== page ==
World Bank says $49.3 bln pledged to help poorest

WASHINGTON, (Reuters) – World Bank President Robert  Zoellick said yesterday that $49.3 billion had been pledged  by rich and emerging market countries to help the poorest  nations during a drive to replenish a fund devoted to that  purpose.

In a conference call at the conclusion of a two-day drive to  raise money for the International Development Association, or  IDA, Zoellick said that represented an 18 percent increase from  the last such effort three years ago.

He called it a remarkable accomplishment, given the tougher  economic conditions many countries face, but declined to  specify how much the United States or any other individual  country was putting up.

Robert Zoellick

IDA is the world’s largest fund for the poor, offering  grants and interest-free loans for such basic purposes as  providing clean water, sanitation and improved maternal care to  the world’s neediest.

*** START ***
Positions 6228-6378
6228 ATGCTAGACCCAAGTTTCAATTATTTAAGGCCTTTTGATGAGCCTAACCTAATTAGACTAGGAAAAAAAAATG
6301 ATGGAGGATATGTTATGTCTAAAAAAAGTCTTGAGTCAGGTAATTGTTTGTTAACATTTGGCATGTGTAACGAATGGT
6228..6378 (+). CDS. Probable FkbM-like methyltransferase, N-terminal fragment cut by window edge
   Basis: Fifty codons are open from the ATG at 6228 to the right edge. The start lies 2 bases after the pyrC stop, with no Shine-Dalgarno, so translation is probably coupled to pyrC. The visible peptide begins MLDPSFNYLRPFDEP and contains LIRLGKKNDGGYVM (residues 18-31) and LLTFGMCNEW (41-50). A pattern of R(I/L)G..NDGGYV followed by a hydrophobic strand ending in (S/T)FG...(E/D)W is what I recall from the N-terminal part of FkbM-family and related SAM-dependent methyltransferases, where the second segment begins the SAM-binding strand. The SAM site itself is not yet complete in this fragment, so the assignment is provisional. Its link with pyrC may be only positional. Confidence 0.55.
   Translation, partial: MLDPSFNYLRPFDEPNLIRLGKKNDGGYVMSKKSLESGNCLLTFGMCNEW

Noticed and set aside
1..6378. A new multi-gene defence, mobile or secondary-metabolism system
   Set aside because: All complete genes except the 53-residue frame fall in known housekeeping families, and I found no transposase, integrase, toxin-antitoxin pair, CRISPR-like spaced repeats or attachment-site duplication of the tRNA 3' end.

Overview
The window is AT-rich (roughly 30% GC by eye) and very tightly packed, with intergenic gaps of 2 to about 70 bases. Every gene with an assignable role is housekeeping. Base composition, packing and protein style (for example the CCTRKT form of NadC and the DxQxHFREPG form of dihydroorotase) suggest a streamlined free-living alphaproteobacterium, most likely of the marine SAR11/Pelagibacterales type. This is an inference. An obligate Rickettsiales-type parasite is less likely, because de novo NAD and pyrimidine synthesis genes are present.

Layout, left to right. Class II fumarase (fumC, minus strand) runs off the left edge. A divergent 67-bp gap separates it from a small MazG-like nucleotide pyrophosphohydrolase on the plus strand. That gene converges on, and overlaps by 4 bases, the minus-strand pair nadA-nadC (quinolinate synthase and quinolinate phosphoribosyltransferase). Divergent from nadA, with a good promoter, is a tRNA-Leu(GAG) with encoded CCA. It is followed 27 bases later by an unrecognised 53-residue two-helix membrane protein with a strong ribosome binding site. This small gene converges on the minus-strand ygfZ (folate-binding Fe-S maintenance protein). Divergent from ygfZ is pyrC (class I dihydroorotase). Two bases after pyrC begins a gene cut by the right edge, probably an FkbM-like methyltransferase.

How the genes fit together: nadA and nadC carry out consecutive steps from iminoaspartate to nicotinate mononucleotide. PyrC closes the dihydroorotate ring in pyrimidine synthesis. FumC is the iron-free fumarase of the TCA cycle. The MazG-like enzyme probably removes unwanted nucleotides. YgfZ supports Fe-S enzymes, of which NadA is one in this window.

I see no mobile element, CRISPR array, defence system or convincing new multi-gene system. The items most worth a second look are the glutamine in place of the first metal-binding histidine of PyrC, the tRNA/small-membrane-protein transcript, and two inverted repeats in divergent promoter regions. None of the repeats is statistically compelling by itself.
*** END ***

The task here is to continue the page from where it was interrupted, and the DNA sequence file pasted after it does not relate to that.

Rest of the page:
It is replenished, or topped up with new money or pledges of  money, at three-year intervals.
Donors met in Brussels at the start of this week to make  their pledges and Zoellick expressed gratitude for their  willingness to contribute at a time when domestic budgets are  under pressure and much of the world is still struggling to  recover from the 2007-2009 financial crisis.

“Many have stretched at a time of economic pain at home,”  Zoellick said, but added it was necessary for them to do so.
“This is not charity,” he said. “It’s an investment in  peaceand progress and it’s making a difference.”

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